Instead, I was greeted by a smooth-cheeked, toothy young lady in a red shirt, bearing the DNC logo. She was brandishing a clipboard in my general direction, and was careful to get her entire enthusiastic speech out, all the time looking directly into my eyes, before I could interrupt or say a word other than "hello."

In spite of my natural desire to dismiss her out of hand and shut the door to return to my cooking, I simply couldn't do it. Not because the cause moves me particularly or doesn't - it does, in fact; I want Kerry elected more than I've wanted anything in politics since I wanted Bush not to declare war on Iraq two years ago. It's more because I'm particularly susceptible to young kids earnestly pushing their various fundraising campaigns door-to-door.

Sure, it's hard going up to individual people's houses and bothering them around dinnertime to beg for money, and I sympathize with that. But more to the point, I empathize with that - because I did it for a summer, and man, it's the hardest frickin' job in the world.

I'm not sure how most organizations work, but I know how PIRG and Clean Water Action - two of the most successful environment and other public interest fundraising organizations - operate in terms of their lowest level employees.

Ever see those signs that say, "Work for the Environment! Make $300-$500 a week!" Yeah, I answered that ad once. And ended up working for the New Jersey Environmental Federation, an inveterate group of young wiseguys and older, earnest types who spend their time between 4 pm and 9 pm going door-to-door in various neighborhoods, spreading the word about one disaster or another (poisonous insecticides on your kids' schoolgrounds, mercury in your fish) that we're attempting to pass a resolution or law to prevent, reverse or correct. All you have to do is give us some money.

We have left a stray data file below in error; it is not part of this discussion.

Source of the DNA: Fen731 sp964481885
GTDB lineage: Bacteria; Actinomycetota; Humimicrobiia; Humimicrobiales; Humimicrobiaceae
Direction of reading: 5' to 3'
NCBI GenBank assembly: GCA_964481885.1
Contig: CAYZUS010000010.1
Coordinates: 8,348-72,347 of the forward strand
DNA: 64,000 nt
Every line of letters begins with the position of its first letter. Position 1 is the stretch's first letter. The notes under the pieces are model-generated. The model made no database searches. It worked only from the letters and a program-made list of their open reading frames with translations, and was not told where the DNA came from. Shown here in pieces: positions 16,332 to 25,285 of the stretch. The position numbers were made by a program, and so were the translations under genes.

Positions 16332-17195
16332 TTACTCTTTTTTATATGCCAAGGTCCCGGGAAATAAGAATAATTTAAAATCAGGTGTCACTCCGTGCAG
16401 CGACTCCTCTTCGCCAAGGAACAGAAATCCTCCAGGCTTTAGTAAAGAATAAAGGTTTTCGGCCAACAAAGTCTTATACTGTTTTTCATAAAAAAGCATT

If it matters to you, and if such people have come to your door in the past, you should know that half of that money (with taxes taken out first, of course) goes into that little college student's pocket, which, for the hot (or cold), potentially dangerous, humiliating, demoralizing nature of the work, seems to me to be far less than their fair share. The rest of it goes to fund their lobbying groups and keep operations up. The people who run these things are nonprofit warriors to a man or woman, dedicated, honest, and working in lousy office conditions. We drove to our locations in beat-up Econolines. We practiced our "raps" to each other, the enthusiastic speech I mentioned earlier, over the bumps in the road and the loud engine. We had a whole vocabulary, a parlance of door-to-door fundraising, starting with the word "canvassing." People in houses were known as "doors," as in, "I had this one door tonight that let me in the house and invited me to dinner!" Once you had your door's attention, you made sure to keep their eyes as you delivered your rap, and to clip them - get your clipboard into their hands - as early as possible, without letting them look at it until you were done talking. That attitude of sunny rapport, and the pushiness and lack of change in expression when you tell them, again and again, that you simply can't give right now, that you gave at the office, that you can't afford the $25 "membership" level donation - that's called "assuming support." "That's okay," you probably hear those kids say over and over when you insist that you can't afford it, "folks are just giving five or ten dollars." Assume support. Go to every door imagining that this person is already on your side, already reaching for their checkbook. In our case, we had weird numbers, to be fun and also to get checks instead of cash, to get addresses: $6, $12, $25, $60. A $60 giver was called a sustainer, and boy were they ever, in making up half of your quota for the night. The desperation with which the fundraiser will finally just ask if you can pitch in a couple bucks became known, thanks to a hilarious, extremely bright surfer boy called John Hogan, as the "buckertwo." Once he steamrolled over a door's noisy objections to his very presence by insistently chanting, "Buck-or-two-buck-or-two buckertwobuckertwobuckertwo buck - er - two!" He later became so disenchanted with the job that he replaced our field manager's common exhortation "Make it happen" with "Let it happen."